Hyperspectral reflectance measurements from UAS under intermittent clouds: Correcting irradiance measurements for sensor tilt

Christian J. Köppl*, Radu Malureanu, Carsten Dam-Hansen, Sheng Wang, Hongxiao Jin, Stefano Barchiesi, Juan M. Serrano Sandí, Rafael Muñoz-Carpena, Mark Johnson, Ana M. Durán-Quesada, Peter Bauer-Gottwein, Ursula S. McKnight, Monica Garcia

*Corresponding author for this work

    Research output: Contribution to journalJournal articleResearchpeer-review

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    One great advantage of optical hyperspectral remote sensing from unmanned aerial systems (UAS) compared to satellite missions is the possibility to fly and collect data below clouds. The most typical scenario is flying below intermittent clouds and under turbulent conditions, which causes tilting of the platform. This study aims to advance hyperspectral imaging from UAS in most weather conditions by addressing two challenges: (i) the radiometric and spectral calibrations of miniaturized hyperspectral sensors; and (ii) tilting effects on measured downwelling irradiance. We developed a novel method to correct the downwelling irradiance data for tilting effects. It uses a hybrid approach of minimizing measured irradiance variations for constant irradiance periods and spectral unmixing, to calculate the spectral diffuse irradiance fraction for all irradiance measurements within a flight. It only requires the platform's attitude data and a standard incoming light sensor. We demonstrated the method at the Palo Verde National Park wetlands in Costa Rica, a highly biodiverse area. Our results showed that the downwelling irradiance correction method reduced systematic shifts caused by a change in flight direction of the UAS, by 87% and achieving a deviation of 2.78% relative to a on ground reference in terms of broadband irradiance. High frequency (< 3 s) irradiance variations caused by high-frequency tilting movements of the UAS were reduced by up to 71%. Our complete spectral and radiometric calibration and irradiance correction can significantly remove typical striped illumination artifacts in the surface reflectance-factor map product. The possibility of collecting precise hyperspectral reflectance-factor data from UAS under varying cloud cover makes it more operational for environmental monitoring or precision agriculture applications, being an important step in advancing hyperspectral imaging from UAS.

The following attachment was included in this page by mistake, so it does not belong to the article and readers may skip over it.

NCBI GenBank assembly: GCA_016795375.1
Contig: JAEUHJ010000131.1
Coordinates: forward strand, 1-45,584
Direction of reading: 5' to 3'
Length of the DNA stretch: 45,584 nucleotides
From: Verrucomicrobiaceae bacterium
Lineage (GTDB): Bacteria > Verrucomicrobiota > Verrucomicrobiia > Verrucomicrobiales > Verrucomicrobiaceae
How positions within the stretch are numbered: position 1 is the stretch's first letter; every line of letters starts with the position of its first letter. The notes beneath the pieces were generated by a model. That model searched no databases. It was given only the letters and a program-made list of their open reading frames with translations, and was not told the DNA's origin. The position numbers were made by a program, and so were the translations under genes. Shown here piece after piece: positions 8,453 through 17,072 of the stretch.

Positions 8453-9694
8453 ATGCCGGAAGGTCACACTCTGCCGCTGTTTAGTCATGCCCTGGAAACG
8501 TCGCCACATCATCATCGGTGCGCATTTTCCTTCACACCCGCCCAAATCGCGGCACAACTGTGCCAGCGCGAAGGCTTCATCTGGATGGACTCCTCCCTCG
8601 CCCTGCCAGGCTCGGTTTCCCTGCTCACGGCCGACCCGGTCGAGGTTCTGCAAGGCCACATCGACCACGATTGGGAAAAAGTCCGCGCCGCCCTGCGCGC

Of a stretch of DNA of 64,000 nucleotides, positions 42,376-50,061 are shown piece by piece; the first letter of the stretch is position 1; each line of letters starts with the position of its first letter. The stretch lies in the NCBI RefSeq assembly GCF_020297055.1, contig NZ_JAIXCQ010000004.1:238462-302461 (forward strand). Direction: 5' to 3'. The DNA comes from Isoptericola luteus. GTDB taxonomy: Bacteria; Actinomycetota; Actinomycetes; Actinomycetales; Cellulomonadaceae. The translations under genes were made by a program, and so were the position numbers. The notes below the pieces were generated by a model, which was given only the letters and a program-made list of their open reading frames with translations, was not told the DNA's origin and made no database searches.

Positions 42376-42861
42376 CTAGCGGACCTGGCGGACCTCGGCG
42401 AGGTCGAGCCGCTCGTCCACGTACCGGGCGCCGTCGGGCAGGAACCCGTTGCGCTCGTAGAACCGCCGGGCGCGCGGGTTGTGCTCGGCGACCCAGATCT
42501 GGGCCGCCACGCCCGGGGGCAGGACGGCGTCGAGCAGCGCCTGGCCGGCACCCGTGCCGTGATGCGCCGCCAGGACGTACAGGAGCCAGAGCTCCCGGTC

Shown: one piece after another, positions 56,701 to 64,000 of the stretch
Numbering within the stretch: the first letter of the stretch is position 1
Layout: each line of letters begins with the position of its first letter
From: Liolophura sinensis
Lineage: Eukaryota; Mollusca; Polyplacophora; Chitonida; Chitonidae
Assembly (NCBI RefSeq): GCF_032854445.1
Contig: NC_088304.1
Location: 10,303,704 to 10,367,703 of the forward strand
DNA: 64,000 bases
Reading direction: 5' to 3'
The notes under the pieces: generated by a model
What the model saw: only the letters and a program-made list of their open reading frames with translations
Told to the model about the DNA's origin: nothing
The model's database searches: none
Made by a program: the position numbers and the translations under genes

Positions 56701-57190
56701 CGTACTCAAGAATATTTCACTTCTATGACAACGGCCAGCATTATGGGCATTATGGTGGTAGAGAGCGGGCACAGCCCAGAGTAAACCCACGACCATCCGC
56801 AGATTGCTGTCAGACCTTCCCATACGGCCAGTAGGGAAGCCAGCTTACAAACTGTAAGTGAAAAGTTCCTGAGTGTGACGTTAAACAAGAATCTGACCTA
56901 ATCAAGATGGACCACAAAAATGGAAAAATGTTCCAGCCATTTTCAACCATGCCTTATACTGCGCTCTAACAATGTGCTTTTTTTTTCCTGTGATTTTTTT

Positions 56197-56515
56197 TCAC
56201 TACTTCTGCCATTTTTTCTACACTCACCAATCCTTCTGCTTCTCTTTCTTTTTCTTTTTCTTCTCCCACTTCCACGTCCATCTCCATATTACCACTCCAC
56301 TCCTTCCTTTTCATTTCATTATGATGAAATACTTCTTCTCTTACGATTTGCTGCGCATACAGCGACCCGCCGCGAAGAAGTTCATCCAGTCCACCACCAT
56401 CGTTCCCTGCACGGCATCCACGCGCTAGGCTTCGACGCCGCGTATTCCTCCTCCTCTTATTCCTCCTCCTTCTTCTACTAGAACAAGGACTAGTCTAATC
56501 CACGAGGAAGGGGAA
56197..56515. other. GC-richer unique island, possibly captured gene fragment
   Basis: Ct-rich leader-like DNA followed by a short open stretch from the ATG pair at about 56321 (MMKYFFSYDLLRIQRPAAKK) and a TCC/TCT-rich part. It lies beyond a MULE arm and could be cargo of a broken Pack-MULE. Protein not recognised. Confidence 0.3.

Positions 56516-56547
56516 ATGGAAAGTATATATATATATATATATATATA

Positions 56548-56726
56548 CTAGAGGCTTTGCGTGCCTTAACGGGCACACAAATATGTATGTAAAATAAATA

Original languageEnglish
    Article number112719
    JournalRemote Sensing of Environment
    Number of pages15
    Publication statusPublished - 2021


    • Downwelling irradiance
    • Unmanned Aerial Systems (UAS)
    • Hyperspectral remote sensing
    • Data correction
    • Sensor tilt
    • Calibration
    • Fluctuating light


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